A July, 2014 by García‑Leiva, Carrasco, Slim, and Calandre shows that Fibromyalgia and Celiac symptoms overlap to a great extent. While Irritable Bowel Syndrome (IBS) is a co-morbid disorder with Fibromyalgia, and the gastrointestinal (GI) symptoms of IBS do overlap those of Celiac, this study looked at more than just the GI symptoms.
While Celiac disease typically presents in childhood with GI symptoms, it often present in adulthood with many non-GI symptoms, including mental fog, skin rash, joint/muscle pain, headache, fatigue, and behavior changes. Many of these symptoms are also typical of Fibromyalgia (and many other disorders).
To look at this overlap the researchers compared a group of 178 Fibromyalgia patients to a control group of 131 healthy participants. The data from the Fibromyalgia group was then compared to data in the literature about Celiac patients. The Fibromyalgia group was also compared to reported data for patients with non-Celiac gluten-sensitivity.
The following symptoms of Celiac were assessed: Tiredness/fatigue, Depression, Anxiety, Sleep problems, Memory loss, Abdominal pain, Bloating, Diarrhea/constipation, Weight loss or gain, Lactose intolerance, Nausea and/or vomiting, indigestion, Alteration in the liver function, heartburn, fatty stools, Paresthesias, Cutaneous lesions, Ankle swelling, and Reproductive disorders (PMS, sexual disorders, excessive menstrual bleeding).
The comparison showed that those with Fibromyalgia do have a higher incidence of fatigue, depression, and memory loss (typical symptoms of Fibromyalgia), as well as cutaneous lesions, than has been shown for Celiac patients. However, there was little difference in the other symptoms, between the Celiac patients and Fibromyalgia. The only exception being anemia, which is higher in Celiac. The differences between Fibromyalgia and non-Celiac gluten sensitivity were similar. However, Fibromyalgia patients exhibited more GI symptoms, with the exception of abdominal pain, and there was no difference in anemia levels between groups. When compared to the control group, Fibromyalgia patients exhibited every symptom at a significantly higher level, with the exception of anemia.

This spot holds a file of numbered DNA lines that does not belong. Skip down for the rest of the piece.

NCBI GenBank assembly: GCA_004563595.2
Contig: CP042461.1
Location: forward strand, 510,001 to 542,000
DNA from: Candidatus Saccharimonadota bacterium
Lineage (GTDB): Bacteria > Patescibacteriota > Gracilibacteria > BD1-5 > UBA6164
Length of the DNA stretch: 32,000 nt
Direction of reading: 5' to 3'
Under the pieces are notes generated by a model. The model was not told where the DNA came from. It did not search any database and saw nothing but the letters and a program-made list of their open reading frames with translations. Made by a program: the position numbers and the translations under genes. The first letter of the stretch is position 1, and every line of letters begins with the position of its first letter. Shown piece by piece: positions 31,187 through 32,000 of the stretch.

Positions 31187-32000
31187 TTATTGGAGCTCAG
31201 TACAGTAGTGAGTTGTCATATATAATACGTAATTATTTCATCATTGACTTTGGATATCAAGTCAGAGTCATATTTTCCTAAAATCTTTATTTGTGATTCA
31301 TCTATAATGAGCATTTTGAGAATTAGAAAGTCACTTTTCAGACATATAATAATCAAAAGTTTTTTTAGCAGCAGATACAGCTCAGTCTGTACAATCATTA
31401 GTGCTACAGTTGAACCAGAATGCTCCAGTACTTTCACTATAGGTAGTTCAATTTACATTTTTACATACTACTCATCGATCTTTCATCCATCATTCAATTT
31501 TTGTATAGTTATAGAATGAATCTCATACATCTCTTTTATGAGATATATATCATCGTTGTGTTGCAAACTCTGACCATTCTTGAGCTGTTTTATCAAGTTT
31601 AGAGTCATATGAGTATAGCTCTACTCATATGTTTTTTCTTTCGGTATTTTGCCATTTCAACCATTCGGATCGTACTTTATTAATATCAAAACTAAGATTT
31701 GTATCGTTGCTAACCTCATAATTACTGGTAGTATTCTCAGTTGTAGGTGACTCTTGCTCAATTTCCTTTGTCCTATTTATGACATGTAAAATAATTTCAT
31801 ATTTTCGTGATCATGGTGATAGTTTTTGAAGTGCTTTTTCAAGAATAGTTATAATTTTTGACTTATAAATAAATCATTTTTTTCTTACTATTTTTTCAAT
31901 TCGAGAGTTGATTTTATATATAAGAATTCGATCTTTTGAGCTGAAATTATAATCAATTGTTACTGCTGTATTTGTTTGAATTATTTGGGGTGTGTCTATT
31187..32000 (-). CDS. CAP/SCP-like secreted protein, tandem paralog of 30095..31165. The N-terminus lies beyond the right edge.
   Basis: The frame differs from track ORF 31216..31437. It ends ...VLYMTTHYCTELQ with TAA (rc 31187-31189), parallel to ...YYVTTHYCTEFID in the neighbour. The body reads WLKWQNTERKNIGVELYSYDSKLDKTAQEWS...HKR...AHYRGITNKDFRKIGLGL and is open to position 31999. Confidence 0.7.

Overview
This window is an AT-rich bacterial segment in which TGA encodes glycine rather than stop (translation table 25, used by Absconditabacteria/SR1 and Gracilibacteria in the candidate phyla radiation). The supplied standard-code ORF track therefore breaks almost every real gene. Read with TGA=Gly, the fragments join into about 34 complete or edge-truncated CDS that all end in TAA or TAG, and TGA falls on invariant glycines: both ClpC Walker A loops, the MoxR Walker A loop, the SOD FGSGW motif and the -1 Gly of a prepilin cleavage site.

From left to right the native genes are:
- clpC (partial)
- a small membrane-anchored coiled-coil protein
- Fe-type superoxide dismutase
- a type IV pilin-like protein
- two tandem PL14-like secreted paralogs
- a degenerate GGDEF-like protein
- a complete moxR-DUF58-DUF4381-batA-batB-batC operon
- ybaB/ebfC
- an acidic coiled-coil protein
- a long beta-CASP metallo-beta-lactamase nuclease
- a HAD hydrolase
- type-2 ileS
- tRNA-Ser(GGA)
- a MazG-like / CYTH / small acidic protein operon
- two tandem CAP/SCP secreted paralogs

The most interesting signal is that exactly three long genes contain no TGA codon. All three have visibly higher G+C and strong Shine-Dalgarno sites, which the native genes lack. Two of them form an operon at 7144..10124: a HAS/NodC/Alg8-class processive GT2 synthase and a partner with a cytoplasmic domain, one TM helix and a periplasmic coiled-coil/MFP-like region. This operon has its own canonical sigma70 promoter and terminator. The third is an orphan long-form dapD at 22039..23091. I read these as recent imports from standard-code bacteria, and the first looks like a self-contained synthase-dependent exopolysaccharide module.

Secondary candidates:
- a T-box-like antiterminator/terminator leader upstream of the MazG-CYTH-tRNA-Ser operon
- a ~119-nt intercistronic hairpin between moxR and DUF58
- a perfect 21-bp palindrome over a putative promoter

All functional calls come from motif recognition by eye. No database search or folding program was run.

So, basically, while a few of the symptoms are typical Fibro symptoms (fatigue, memory issues, depression), and many of the symptoms are typical IBS symptoms (which is a common co-morbid condition with Fibromyalgia), some of these symptoms are not typical of either, but are typical of a food sensitivity / allergy. This suggests that such a food sensitivity may be a cause or contributing factor to a large portion of the symptoms associated with Fibromyalgia.
From my experience I have found that removing gluten has greatly improved my Fibromyalgia symptoms (fatigue, chronic pain), however it has not really altered the symptoms commonly associated with IBS, Celiac, or non-Celiac gluten sensitivity. I continue to suffer from a great amount of constipation / diarrhea, abdominal pain, indigestion, nausea, heartburn, and fatty stools. I also suffer from “reproductive disorders” but I believe those can be attributed to Endometriosis. That’s something else worth looking at, the incidence of Endometriosis in Fibromyalgia (or the overlap in symptoms). I personally believe that a large portion of female Fibromyalgia patients likely suffer from Endometriosis (often undiagnosed). So, what are your thoughts? How many of these Celiac / gluten-sensitivity symptoms do you suffer from? Have you been attributing them (or has your doctor) to “just Fibro”? Have you tried removing gluten from your diet and seen any improvement?
García-Leiva, J., Carrasco, J., Slim, M., & Calandre, E. (2014). Celiac symptoms in patients with fibromyalgia: a cross-sectional study. Rheumatology International,